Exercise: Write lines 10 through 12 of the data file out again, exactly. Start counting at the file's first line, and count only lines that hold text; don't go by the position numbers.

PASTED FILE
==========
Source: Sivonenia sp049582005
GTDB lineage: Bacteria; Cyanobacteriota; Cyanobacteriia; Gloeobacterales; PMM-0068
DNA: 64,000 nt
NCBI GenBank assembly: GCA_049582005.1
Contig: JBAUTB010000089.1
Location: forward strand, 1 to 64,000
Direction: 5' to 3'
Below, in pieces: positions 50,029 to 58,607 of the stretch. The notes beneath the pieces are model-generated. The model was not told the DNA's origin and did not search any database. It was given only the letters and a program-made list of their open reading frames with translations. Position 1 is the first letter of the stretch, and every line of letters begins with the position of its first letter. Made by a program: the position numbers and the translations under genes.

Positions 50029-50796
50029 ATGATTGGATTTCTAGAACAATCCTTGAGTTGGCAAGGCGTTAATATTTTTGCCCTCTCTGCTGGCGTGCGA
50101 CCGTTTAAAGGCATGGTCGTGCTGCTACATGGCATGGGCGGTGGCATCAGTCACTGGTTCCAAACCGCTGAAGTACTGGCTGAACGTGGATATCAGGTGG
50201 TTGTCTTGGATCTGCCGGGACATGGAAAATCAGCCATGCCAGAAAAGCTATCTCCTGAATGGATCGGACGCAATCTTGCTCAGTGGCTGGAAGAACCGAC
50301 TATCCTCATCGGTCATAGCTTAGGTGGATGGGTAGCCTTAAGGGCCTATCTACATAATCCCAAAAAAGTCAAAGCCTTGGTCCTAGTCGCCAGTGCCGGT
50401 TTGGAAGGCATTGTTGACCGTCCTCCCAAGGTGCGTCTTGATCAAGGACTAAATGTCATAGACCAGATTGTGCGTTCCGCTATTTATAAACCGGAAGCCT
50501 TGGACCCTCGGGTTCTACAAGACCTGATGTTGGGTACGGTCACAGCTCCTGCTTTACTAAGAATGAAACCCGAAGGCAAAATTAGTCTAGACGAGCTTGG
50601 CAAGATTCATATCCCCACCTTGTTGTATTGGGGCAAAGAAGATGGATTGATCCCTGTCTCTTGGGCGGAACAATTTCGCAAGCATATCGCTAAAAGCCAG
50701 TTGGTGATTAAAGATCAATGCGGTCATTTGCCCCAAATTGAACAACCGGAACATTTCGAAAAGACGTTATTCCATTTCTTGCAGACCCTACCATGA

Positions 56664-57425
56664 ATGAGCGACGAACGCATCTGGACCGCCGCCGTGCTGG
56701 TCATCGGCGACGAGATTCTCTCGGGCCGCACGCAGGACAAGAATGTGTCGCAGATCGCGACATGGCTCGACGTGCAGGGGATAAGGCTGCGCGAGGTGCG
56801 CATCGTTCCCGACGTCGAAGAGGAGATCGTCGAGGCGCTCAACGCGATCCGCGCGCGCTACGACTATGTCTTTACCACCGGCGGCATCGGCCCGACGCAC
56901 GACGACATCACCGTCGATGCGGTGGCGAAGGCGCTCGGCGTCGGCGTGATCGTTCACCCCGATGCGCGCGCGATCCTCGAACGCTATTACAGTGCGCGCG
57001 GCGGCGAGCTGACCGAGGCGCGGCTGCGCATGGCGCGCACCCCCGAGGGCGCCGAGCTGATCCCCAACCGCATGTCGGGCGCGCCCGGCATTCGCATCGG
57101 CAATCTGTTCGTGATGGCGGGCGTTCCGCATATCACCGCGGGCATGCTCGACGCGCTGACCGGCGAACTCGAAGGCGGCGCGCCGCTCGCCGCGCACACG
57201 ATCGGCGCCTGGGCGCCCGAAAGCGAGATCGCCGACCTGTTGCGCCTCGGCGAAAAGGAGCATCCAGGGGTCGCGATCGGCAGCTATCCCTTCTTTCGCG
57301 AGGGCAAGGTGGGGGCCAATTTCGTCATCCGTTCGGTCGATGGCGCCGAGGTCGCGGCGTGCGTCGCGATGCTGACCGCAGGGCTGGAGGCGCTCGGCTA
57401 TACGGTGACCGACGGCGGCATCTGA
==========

50029 ATGATTGGATTTCTAGAACAATCCTTGAGTTGGCAAGGCGTTAATATTTTTGCCCTCTCTGCTGGCGTGCGA
50101 CCGTTTAAAGGCATGGTCGTGCTGCTACATGGCATGGGCGGTGGCATCAGTCACTGGTTCCAAACCGCTGAAGTACTGGCTGAACGTGGATATCAGGTGG
50201 TTGTCTTGGATCTGCCGGGACATGGAAAATCAGCCATGCCAGAAAAGCTATCTCCTGAATGGATCGGACGCAATCTTGCTCAGTGGCTGGAAGAACCGAC